Saturday, December 22, 2007
Aliyah and the Brain Gain in Israel
The appointment of Stanley Fischer in 2005 as Governor of the Bank of Israel (Israel’s Central Bank) was both mind boggling and fascinating at the same time.
Who is Stanley Fischer? He is an economist who prior to holding the Governor post was the Vice Chairman of Citigroup and prior to that he was the First Deputy Managing Director of the International Monetary Fund, and prior to that he was the Head of the Department of Economics at the Massachusetts Institute of Technology (MIT), and prior to that he was the Chief Economist at the World Bank, and the list goes on. Mr. Fischer is also a Zionist. His appointment as governor was a last minute deal between two of Israel’s staunchest Zionists Benjamin Netanyahu and Ariel Sharon.
Fischer’s immigration to Israel should not be taken lightly. There are questions to be asked and lessons to be learnt from someone we might feel apprehensive about but still find impressive.
Fischer is an Oleh (Hebrew for immigrant) making the Aliyah (Hebrew for ascent - Jewish Immigration to the Land of Israel). His move to Israel cannot be seen in any other light except ideological. Why would such an accomplished economist take such a demotion and accept this position after having made it big in all the major leagues (academic, multilateral/public, private)? His resume speaks volumes; I actually had difficulty keeping track of his record.
What sort of culture breeds the Stanley Fischers of the world? More important, what sort of ideology and beliefs pull the Fischers of the world from the circles of the rich and powerful into the smalltimeville of the Bank of Israel? How could someone so accomplished like Fischer be a Zionist? Fischer’s work is all based on inquiry and deduction, how did he fail to deduce the injustice based on which his Zionist belief is built? I know I sound naïve; I sometimes have a tendency to simplify matters that are supposed to be “complex”. I would love to know what is so complex about understanding the Zionist movement that had no place in particular to settle the Jews in: it started with Argentina, then Uganda (offered by the British and accepted by Herzl and then later rejected by the World Zionist Organization Congress), then Cyprus, then Mozambique, then Congo, then Egyptian Al-Arish, until it landed in Palestine (Thanks to a fortunate coincidence of interest with the British who colonized Palestine starting in 1917 following the secret Sykes-Picot agreement of 1916) . Therefore, the mumbo jumbo that we hear about the religious and historical claims are nothing but justifications for an illegal and inhumane usurpation of Palestinian land and uprooting of innocent Palestinian civilians.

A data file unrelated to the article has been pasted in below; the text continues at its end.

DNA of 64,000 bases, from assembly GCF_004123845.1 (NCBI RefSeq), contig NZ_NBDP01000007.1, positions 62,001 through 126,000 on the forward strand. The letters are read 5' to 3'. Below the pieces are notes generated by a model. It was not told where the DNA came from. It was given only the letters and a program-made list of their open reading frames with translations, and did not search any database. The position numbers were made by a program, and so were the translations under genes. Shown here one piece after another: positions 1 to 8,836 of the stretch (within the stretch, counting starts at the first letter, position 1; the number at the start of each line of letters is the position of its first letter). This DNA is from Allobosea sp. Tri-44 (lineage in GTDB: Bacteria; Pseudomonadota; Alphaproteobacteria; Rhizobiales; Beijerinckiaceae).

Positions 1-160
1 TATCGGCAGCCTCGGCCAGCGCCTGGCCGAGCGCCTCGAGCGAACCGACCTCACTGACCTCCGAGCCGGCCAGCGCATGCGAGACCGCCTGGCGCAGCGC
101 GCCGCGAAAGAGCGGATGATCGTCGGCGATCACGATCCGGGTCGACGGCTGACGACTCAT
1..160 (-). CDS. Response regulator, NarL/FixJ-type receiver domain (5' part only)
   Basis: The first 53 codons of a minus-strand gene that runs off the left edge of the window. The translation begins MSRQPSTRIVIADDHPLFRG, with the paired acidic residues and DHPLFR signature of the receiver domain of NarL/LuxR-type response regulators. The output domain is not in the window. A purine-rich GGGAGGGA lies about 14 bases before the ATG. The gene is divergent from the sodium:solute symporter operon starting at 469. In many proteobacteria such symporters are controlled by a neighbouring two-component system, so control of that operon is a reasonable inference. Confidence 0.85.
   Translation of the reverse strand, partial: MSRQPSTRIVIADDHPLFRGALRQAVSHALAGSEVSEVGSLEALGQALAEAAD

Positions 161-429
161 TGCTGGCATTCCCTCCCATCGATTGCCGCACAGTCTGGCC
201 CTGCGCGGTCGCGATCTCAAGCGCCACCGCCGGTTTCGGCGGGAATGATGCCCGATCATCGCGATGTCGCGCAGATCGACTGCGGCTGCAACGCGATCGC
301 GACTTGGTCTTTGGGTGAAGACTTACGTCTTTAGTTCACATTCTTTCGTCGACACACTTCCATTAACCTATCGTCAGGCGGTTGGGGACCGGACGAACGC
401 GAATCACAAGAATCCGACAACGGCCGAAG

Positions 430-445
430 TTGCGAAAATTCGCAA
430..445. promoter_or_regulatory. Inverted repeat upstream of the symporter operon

My question remains, how does all of this go passed someone like Fischer? In this regard, he is truly a paradox. On the one hand one cannot but have the utmost respect for him and and for what he has accomplished. On the other hand, a discerning observer can’t but question the intellectual integrity of any follower of a dogmatic and belligerent movement such as Zionism. This is especially true given the impact that Zionism has had on the life of Fischer.